SALT LAKE CITY — Salt Lake City School District Superintendent McKell Withers has announced his plan to retire at the end of the 2015-16 school year after holding the position for 13 years.

The announcement came in a letter Withers sent to the district's Board of Education on Friday where he said "it is time for me to consider other avenues to support our students, families and staff." He will keep the position until June 30.

"I have just thoroughly enjoyed the opportunity to serve kids in the neighborhood I grew up in," Withers said Monday. "I might try and figure out ways to get back into a classroom somewhere. That's something I look forward to."

Withers has held the position since 2003 and currently oversees the instruction of some 25,000 students in Utah's capital city. Prior to his appointment, Withers was an assistant superintendent in the Granite School District and served as a principal and a teacher in that district. He specializes in working with special needs students and is a graduate of the University of Utah and South High School.

Withers said he made the announcement at the beginning of the school year to give board members time to discuss selecting a new superintendent for the district.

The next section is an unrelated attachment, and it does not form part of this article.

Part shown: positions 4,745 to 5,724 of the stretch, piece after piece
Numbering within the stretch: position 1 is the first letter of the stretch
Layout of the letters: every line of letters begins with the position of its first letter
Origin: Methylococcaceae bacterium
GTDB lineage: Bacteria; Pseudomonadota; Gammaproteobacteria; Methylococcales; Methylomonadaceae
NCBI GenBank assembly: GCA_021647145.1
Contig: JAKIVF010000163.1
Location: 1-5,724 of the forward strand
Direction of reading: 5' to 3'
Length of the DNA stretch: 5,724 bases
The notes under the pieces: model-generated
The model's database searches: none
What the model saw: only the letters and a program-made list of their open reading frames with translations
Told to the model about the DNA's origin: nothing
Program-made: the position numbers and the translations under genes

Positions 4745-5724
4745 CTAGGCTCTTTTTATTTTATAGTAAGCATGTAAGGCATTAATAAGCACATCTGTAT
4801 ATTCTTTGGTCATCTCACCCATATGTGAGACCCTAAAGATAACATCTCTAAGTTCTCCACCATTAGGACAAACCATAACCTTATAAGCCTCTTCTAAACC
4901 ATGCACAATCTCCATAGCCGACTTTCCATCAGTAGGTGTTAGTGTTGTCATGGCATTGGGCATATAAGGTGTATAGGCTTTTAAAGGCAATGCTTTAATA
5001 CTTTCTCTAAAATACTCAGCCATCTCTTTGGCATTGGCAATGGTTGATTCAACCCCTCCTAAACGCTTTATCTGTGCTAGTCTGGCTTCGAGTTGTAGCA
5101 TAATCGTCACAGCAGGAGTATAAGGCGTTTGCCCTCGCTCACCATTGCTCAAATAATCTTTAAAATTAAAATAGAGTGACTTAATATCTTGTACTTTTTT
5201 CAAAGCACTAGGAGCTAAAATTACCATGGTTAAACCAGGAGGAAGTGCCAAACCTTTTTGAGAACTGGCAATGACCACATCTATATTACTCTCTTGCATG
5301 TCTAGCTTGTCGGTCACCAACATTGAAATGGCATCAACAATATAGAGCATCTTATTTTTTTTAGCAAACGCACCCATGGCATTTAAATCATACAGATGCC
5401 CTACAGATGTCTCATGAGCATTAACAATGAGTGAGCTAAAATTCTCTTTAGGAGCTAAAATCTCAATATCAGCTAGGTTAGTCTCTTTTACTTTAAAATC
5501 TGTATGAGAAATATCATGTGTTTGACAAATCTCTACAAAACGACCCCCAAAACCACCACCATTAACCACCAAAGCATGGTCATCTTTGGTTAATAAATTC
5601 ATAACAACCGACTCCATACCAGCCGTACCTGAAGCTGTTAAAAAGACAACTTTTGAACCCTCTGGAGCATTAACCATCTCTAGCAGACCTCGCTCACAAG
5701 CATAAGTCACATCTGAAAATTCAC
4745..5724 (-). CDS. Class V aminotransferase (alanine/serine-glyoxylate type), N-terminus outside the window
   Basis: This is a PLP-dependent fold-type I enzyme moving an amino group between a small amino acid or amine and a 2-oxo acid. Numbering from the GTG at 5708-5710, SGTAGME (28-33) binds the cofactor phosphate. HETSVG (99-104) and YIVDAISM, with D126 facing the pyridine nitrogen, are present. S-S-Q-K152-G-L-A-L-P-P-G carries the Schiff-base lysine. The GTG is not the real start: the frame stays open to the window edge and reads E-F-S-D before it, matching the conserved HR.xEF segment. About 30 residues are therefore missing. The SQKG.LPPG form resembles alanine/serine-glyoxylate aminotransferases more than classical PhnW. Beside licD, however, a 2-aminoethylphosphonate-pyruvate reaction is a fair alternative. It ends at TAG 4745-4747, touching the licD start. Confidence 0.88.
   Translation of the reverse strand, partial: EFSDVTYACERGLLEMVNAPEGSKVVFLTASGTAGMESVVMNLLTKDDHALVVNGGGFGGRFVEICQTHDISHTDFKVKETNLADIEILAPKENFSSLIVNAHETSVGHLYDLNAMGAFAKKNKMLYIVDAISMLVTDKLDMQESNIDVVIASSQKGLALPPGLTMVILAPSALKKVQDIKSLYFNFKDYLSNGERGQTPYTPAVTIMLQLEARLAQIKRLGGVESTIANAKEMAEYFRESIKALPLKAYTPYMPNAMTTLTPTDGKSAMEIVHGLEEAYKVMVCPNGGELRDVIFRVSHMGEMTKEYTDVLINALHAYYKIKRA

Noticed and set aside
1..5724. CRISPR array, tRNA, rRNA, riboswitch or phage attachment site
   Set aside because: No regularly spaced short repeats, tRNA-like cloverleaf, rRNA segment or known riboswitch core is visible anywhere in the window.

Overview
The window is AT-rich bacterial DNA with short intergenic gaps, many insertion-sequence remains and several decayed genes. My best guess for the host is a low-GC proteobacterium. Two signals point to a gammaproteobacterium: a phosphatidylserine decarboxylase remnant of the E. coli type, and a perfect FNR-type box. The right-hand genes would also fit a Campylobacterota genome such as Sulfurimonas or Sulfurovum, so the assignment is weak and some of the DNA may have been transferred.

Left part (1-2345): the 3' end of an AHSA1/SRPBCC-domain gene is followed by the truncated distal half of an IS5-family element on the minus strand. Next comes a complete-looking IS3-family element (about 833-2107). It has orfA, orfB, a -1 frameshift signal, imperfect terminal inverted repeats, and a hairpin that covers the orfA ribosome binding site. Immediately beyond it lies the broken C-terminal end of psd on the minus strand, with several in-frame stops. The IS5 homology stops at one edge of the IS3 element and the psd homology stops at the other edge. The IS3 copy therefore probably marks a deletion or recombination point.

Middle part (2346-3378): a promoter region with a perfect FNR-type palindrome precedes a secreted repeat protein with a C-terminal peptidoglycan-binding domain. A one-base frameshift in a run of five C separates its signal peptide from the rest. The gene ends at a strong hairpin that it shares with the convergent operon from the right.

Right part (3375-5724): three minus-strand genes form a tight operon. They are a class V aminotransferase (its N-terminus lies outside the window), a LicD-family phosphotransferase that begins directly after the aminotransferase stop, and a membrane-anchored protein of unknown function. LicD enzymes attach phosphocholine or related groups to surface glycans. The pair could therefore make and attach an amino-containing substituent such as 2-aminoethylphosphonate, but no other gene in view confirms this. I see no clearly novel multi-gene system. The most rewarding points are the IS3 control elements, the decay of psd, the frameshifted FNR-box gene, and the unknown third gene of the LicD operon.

Board President Heather Bennett said she has enjoyed working with Withers for several years.

"I am saddened to receive this news," Bennett said in a prepared statement. "Dr. Withers has been a tremendous advocate for students throughout his tenure in this district and has earned the respect of colleagues and policymakers around the country. I look forward to working with him over the next 10 months to finalize our current strategic plan and further improve student performance."

Withers said he has sought to increase school safety and student performance in several facets, such as through community learning centers. The district currently has three centers, which offer holistic support services for students and their families through early childhood education, health and wellness, and adult education opportunities.

"If you make connections with the family in their own community, you build additional supports for kids to be successful," he said. "We've started to model that not only for the community and the state, but some of the things that we've done with community learning centers can change communities across the whole country."

District spokesman Jason Olsen said board members will begin the process of considering candidates for the superintendent position in the coming months.


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